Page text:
ISSUE | SODA TAX
Not a grocery levy
Soda is not, nor should it be, a staple of the family grocery budget. As I have been telling my pediatric patients and their parents for years, a soda is a candy bar in a can. It is a treat to be enjoyed on special occasions.
The beverage industry lobbyists are wrong when they say the proposed 3-cents-an-ounce tax on sugary drinks will drastically impact families and shoppers, claiming there would be a large spike in grocery prices. It's just not true. Under this proposal, the cost of a loaf of bread would not change. Nor would the cost of meat, fish, dairy items, household supplies, fruits and vegetables, baked goods, frozen foods, or any of a thousand other items that families recognize as real groceries.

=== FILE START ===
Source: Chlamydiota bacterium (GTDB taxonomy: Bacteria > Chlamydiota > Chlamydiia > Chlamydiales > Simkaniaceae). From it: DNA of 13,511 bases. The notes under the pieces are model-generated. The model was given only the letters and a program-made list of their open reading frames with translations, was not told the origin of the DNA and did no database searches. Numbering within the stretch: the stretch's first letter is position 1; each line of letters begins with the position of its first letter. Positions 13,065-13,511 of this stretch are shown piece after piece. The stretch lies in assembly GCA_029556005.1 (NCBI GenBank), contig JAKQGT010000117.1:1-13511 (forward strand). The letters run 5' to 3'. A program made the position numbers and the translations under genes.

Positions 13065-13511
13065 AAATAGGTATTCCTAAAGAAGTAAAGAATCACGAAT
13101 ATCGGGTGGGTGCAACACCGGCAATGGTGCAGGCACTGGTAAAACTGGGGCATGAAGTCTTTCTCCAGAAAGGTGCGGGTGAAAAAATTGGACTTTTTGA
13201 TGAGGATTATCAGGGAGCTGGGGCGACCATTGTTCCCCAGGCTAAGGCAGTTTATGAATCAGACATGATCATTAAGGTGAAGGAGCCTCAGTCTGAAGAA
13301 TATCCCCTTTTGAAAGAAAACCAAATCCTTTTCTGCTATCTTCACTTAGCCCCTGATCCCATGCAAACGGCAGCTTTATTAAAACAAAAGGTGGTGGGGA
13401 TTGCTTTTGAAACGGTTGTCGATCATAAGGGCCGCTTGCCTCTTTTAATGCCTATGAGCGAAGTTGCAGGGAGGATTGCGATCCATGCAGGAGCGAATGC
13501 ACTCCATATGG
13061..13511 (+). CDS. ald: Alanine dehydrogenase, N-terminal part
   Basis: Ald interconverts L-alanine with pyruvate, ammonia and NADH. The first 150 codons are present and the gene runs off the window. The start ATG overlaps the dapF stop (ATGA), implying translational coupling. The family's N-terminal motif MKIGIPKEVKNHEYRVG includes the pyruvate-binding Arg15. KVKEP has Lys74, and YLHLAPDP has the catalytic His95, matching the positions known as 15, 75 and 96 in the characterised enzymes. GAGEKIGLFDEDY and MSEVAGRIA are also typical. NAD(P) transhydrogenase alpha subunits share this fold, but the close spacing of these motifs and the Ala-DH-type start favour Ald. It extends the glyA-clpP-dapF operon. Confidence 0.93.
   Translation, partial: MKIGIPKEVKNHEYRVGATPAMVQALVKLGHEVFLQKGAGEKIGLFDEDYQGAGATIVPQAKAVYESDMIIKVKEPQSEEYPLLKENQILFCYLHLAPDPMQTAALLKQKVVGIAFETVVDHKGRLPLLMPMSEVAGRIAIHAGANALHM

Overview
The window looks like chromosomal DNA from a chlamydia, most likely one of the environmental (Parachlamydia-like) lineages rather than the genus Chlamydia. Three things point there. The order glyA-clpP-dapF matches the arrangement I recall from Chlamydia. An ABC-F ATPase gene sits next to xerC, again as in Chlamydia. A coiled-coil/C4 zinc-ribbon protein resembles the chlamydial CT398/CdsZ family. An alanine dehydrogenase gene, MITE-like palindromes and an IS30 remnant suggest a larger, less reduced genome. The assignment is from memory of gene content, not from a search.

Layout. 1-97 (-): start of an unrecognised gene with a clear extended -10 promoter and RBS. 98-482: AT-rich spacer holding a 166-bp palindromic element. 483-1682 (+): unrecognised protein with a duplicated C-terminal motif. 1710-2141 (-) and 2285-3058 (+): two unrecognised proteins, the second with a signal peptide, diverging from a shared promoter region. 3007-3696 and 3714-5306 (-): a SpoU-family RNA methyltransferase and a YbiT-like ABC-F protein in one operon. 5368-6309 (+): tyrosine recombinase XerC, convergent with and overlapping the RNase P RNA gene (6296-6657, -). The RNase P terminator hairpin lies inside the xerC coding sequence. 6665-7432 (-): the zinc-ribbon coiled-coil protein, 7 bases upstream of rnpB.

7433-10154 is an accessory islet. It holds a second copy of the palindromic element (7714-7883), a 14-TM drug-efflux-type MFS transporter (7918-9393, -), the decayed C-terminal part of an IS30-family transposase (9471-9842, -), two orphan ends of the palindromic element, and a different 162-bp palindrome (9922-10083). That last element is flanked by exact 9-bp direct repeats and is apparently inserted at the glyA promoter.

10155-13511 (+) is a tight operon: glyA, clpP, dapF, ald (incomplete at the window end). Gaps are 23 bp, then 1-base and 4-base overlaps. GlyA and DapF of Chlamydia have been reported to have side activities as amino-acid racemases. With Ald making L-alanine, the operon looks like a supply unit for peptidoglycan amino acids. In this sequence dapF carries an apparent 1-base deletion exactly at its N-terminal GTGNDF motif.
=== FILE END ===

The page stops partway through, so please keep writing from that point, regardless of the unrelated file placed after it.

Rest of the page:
Instead, the proposal seeks to direct a fraction of the beverage industry's multibillion-dollar annual profits to pay for expanded pre-K programs and community schools for Philadelphia's children and to revitalize parks, libraries, and recreation centers.
Scare tactics are dishonest. It's a tax on sugary drinks, not a grocery tax.